Monetary incentives generally have two kinds of effects, known as the standard direct price effect, and the indirect psychological effect. The standard direct price effect makes incentivised behavior more attractive; and the indirect psychological effect makes incentivised behavior less appealing by relaying important information from principals (manager) to agents (worker) surrounding quality expectations, which can provoke unexpected behavioural outcomes.[61]

Agents receive information from both the size and existence of incentives. For example, offering members of the community high monetary compensation to be in the presence of a nuclear waste site, indicates that there are high risks involved with the plant, making community members less willing to accept the plant even in the presence of monetary incentives.[63] Contrarily, in a famous experiment, a childcare centre introduced a fee of $3 for parents who picked their children up late. The information conveyed to the parents from this incentive was that the small fine indicated being late is not too bad, and in the short run the number of late pick-ups increased. This information persisted when the fee was removed, and parents who had experienced the fine were more likely to pick their child up late than those who had not received the information given by the incentive.[64]

As a general rule however, when incentives are high enough, the standard direct price effect tends to take precedence over the indirect psychological effect, unless incentives are so high that agents form a negative inference of the circumstances.[65]

Pay disparity[edit]

Where workers are paid at a substantially lower rate to their peers, outputs and attendance can fall out of alignment with organisational objectives. Pay disparity can cause harm to an organisations social culture, cohesion and cooperation, and alter the workplace dynamic significantly. In developing countries where social interactions are heavily relied upon for economic activity, these effects are particularly undesirable.[66] Evidence suggests these consequences can be avoided by clearly justifying pay inequality to workers. Potentially due to self-serving bias, workers are often unwilling to believe they perform at a lower standard than their peers unless shown undeniable evidence.[67] Particularly in settings where employees do not trust their managers, workers may be inclined to suspect favouritism until they are given evidence and justifications.[66]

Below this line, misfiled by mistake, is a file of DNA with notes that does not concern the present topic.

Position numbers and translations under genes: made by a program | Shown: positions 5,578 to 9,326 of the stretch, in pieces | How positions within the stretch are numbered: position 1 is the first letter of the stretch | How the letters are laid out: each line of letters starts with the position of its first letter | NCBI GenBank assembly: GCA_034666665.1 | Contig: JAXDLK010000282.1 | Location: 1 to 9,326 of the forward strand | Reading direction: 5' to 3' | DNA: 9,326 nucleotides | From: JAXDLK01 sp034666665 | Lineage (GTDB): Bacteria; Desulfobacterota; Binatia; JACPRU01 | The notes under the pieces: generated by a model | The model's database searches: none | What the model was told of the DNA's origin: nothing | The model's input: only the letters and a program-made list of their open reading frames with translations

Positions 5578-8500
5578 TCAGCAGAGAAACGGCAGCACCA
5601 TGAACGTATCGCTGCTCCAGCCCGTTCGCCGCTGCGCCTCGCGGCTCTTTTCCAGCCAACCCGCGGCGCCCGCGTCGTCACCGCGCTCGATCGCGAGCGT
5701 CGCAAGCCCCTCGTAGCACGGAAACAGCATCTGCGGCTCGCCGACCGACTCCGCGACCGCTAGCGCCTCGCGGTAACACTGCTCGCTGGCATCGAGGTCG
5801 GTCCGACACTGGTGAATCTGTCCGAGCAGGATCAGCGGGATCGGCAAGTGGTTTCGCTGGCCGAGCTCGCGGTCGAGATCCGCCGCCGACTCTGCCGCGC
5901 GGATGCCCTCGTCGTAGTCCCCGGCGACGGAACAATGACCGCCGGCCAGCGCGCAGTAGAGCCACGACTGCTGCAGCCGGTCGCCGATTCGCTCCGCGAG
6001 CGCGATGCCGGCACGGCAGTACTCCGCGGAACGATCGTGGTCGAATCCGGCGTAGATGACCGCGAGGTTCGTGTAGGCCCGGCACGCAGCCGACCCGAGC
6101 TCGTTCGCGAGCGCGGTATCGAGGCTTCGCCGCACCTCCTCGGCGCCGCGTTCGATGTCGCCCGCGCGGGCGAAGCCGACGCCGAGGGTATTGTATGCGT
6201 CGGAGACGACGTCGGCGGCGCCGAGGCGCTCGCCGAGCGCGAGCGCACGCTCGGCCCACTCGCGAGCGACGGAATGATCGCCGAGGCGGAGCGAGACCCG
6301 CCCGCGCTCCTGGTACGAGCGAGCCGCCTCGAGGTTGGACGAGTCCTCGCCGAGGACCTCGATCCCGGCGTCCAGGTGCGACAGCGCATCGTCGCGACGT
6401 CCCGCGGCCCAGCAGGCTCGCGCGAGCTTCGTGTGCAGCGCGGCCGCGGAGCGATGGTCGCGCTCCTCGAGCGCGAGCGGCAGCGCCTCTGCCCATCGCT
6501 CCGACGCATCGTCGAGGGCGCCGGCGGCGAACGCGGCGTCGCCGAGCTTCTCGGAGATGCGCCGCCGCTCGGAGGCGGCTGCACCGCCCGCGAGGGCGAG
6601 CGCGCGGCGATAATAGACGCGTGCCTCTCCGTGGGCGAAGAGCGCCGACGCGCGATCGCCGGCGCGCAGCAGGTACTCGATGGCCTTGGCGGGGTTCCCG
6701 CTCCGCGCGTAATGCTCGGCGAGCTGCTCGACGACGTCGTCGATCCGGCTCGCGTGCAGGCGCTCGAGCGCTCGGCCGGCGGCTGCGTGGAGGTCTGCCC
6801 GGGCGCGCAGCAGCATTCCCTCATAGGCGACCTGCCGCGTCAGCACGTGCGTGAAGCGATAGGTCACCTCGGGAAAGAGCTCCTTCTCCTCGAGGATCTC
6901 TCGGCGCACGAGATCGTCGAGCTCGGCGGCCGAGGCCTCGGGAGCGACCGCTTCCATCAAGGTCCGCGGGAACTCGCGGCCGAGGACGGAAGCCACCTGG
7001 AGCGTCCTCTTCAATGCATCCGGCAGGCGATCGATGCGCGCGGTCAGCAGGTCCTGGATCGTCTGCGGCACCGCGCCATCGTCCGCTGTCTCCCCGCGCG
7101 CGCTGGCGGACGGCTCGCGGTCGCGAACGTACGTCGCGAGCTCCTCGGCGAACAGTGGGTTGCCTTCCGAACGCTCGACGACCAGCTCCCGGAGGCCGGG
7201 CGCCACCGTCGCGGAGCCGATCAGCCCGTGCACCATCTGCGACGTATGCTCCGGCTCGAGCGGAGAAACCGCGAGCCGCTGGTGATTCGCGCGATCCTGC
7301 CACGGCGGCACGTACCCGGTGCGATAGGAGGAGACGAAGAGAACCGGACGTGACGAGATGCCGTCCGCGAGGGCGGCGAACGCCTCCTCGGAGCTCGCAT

Tournament theory is used to describe why different pay levels exist between different roles in the business hierarchy. The idea of tournament theory is that agents who put in effort to achieve promotions are rewarded with a higher, non-incremental, pay rate. The reward of a higher pay rate incentivizes behaviour that leads to promotions. This behaviour is often lucrative and therefore ideal for the business.[68] Tournaments can be very powerful at incentivizing performance. Empirical research in economics and managements have shown that tournament-like incentive structure increases the individual performance of workers and managers in the workplace.[69]

However, research has also shown that tournaments consistently disadvantage certain groups, such as women.[70][71] The prevalence of tournament structured competitions for career progression provides an explanation for why women are often underrepresented in high positions. Other studies have investigated gender discrepancies in risk aversion,[72] feedback aversion,[73] overconfidence,[74] self-perception of ability,[75] negotiation skills[76] and self-promotion[77] as further explanations that can contribute to differences in pay despite uniform performance. Managers ability to identify the role of biases in perpetuating inequalities within the workplace can be instrumental in improving firm outcomes.

Game Theory[edit]

Game theory is the study where individuals study the different choices agents make with respect to their personal preferences, incentives and benefits.[78]

Assumptions of game theory[edit]

  1. Common Knowledge: Common knowledge is the assumption that information presented in the game is known by all players taking part in the game.[79]
  2. Rationality: The rational assumption is one where players are able to accurately weigh the cost and benefits of all the information presented subsequently making their decisions based on their assessment.[80] Economic rationality in game theory is the assumption that the player ranks their assessments based on what would benefit them the most. Subsequently the player will choose the outcome as well as paths that best benefit themselves.[80]
Strategies in Game Theory[edit]